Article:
The hand of American imperialism is covered in blood, and Hillary Clinton is well suited to picked up the sanguinary presidential gauntlet.

From journalist John Pilger, writing at his website:

Since 1945, some 69 countries – more than a third of the membership of the United Nations – have suffered some or all of the following. They have been invaded, their governments overthrown, their popular movements suppressed, their elections subverted and their people bombed. The historian Mark Curtis estimates the death toll in the millions. With the demise of the European empires, this has been the project of the liberal flame carrier, the “exceptional” United States, whose celebrated “progressive” president, John F Kennedy, according to new research, authorised the bombing of Moscow during the Cuban crisis in 1962.

“If we have to use force,” said Madeleine Albright, US secretary of state in the liberal administration of Bill Clinton and today a passionate campaigner for his wife, “it is because we are America. We are the indispensable nation. We stand tall. We see further into the future.”

One of Hillary Clinton’s most searing crimes was the destruction of Libya in 2011. At her urging, and with American logistical support, NATO, launched 9,700 “strike sorties” against Libya, according to its own records, of which more than a third were aimed at civilian targets. They included missiles with uranium warheads. See the photographs of the rubble of Misurata and Sirte, and the mass graves identified by the Red Cross. Read the UNICEF report on the children killed, “most [of them] under the age of ten”.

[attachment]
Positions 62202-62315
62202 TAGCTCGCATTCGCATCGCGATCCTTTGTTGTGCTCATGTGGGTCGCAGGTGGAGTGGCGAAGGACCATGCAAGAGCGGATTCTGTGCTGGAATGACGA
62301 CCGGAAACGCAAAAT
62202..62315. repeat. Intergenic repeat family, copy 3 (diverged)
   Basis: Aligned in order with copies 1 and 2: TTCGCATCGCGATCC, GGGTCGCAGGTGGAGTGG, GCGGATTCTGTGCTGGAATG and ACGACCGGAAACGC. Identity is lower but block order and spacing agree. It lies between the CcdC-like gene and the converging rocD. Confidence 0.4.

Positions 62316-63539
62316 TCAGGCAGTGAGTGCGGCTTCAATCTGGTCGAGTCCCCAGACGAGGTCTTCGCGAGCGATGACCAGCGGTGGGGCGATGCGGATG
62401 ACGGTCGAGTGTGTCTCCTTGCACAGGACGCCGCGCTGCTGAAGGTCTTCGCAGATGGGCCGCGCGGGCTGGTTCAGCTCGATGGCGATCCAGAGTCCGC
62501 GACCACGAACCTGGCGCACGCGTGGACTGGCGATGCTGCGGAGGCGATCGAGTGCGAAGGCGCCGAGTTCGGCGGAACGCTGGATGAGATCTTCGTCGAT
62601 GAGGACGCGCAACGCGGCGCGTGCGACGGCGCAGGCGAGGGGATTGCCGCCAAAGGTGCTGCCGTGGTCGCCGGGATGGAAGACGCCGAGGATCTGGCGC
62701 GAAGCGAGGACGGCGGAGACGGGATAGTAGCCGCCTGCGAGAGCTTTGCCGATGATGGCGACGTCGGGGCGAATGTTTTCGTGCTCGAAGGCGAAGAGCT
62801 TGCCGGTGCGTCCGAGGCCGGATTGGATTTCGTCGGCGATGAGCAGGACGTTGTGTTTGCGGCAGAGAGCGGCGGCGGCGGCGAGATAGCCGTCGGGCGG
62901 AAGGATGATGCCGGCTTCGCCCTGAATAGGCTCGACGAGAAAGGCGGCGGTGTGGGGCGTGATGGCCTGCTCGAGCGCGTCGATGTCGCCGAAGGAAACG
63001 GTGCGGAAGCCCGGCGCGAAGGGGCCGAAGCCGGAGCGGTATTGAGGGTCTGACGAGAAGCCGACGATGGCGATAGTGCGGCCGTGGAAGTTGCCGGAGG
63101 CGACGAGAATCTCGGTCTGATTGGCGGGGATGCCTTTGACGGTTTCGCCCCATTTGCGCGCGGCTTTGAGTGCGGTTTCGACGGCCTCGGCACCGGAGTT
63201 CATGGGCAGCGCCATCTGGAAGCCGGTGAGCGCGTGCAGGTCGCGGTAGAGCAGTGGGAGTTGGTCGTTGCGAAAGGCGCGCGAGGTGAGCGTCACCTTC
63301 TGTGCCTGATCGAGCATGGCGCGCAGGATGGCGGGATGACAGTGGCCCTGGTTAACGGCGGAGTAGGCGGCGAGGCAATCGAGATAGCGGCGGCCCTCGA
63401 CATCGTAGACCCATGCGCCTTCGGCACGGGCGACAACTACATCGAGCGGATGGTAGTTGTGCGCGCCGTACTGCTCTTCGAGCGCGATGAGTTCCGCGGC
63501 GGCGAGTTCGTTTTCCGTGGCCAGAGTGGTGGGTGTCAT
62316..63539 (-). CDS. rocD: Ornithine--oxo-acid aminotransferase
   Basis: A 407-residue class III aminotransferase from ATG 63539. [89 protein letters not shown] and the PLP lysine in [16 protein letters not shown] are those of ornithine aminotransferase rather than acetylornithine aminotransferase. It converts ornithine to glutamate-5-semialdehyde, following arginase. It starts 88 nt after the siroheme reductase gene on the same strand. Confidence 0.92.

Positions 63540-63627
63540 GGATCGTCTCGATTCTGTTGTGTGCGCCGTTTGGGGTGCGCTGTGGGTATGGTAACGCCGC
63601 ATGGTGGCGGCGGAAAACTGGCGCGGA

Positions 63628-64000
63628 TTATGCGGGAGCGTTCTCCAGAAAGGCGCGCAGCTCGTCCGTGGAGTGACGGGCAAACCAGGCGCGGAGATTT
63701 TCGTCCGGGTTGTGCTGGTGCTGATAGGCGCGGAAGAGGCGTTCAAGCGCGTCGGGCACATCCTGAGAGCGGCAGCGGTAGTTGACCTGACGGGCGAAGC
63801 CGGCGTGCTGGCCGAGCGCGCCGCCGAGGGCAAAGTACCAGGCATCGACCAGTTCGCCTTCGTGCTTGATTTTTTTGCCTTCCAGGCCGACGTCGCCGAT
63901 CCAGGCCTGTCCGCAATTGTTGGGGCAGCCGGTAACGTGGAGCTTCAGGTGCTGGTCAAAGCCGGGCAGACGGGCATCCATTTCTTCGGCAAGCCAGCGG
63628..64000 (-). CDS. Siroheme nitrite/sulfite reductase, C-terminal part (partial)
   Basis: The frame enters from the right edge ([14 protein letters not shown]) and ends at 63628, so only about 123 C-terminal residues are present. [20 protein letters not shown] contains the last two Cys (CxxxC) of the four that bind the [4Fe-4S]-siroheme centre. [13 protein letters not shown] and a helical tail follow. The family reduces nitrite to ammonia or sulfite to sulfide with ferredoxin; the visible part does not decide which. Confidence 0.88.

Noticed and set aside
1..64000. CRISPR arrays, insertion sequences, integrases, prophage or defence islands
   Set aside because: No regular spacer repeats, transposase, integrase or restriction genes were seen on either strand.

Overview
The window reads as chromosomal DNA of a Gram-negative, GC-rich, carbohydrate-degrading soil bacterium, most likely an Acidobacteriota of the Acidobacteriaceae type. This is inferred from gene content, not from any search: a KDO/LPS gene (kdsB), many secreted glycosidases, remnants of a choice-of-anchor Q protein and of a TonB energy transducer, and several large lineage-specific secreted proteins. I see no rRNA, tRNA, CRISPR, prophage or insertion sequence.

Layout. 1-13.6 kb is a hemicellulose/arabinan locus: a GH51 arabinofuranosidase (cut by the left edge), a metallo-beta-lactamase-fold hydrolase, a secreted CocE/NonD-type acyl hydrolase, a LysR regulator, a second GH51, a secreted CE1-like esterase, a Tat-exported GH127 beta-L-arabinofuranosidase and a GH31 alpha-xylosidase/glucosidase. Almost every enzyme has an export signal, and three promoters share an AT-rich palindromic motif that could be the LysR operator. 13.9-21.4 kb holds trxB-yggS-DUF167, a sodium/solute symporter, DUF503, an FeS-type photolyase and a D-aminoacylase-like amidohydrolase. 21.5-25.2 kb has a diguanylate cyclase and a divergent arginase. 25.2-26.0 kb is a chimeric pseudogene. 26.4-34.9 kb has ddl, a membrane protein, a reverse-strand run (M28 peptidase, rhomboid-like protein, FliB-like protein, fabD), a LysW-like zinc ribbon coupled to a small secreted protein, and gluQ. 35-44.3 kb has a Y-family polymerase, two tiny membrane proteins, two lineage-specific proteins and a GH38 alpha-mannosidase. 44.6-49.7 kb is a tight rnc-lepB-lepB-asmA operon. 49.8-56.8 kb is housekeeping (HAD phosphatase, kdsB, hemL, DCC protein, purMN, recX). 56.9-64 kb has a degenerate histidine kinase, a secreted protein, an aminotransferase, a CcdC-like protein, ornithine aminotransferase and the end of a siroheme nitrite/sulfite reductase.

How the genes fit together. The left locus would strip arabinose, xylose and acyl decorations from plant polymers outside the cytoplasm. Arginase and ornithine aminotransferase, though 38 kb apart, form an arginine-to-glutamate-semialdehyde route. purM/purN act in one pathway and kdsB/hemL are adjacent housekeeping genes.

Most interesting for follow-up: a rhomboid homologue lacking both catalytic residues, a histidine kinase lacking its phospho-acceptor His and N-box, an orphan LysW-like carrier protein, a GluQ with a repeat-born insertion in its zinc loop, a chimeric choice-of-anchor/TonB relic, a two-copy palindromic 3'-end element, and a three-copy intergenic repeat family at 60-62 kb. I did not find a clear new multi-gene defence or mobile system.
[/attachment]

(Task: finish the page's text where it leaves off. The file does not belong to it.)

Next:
In Anglo-American scholarship, followed slavishly by the liberal media on both sides of the Atlantic, influential theorists known as “liberal realists” have long taught that liberal imperialists – a term they never use – are the world’s peace brokers and crisis managers, rather than the cause of a crisis. They have taken the humanity out of the study of nations and congealed it with a jargon that serves warmongering power. Laying out whole nations for autopsy, they have identified “failed states” (nations difficult to exploit) and “rogue states” (nations resistant to western dominance).

Spooky metdata can reveal your deepest secrets


When the NSA and other intelligence agencies say you shouldn’t be concerned because they only want to collect your metadata, you’re right to be suspicious their claims that such data is “harmless” and reveals nothing consequential about matters you’d prefer to keep to yourself.

Indeed, the very fact they want to collect should tell you something in and of itself.

And now comes confirmation that metadata can, in fact,  be quite revealing.